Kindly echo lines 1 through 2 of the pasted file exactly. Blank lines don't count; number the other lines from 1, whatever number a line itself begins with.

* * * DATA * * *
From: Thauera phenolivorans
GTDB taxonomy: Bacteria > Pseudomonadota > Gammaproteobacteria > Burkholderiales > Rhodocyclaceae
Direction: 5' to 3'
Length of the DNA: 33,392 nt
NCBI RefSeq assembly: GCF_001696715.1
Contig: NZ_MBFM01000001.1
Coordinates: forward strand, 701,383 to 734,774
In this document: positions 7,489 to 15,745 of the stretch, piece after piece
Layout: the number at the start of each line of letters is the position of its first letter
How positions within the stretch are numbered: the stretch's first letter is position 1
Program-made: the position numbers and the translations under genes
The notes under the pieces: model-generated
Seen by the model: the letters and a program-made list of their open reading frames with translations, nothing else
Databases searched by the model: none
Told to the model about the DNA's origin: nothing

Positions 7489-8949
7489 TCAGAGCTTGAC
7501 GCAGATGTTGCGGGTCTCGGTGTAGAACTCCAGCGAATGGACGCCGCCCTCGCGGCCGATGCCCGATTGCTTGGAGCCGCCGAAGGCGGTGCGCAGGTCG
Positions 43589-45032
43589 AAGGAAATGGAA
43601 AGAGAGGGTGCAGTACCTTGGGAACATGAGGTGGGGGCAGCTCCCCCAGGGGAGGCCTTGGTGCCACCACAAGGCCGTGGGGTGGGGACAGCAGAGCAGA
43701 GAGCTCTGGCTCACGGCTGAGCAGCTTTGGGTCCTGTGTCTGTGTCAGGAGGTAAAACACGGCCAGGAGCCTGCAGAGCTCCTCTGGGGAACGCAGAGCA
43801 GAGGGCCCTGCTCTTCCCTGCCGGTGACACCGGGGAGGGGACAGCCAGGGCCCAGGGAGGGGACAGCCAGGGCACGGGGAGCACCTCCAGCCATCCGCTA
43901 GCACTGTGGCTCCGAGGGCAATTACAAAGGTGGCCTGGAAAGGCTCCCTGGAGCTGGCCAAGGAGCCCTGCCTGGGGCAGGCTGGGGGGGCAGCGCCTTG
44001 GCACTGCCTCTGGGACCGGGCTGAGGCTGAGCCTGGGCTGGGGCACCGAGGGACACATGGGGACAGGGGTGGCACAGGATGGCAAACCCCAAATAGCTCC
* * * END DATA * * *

From: Thauera phenolivorans
GTDB taxonomy: Bacteria > Pseudomonadota > Gammaproteobacteria > Burkholderiales > Rhodocyclaceae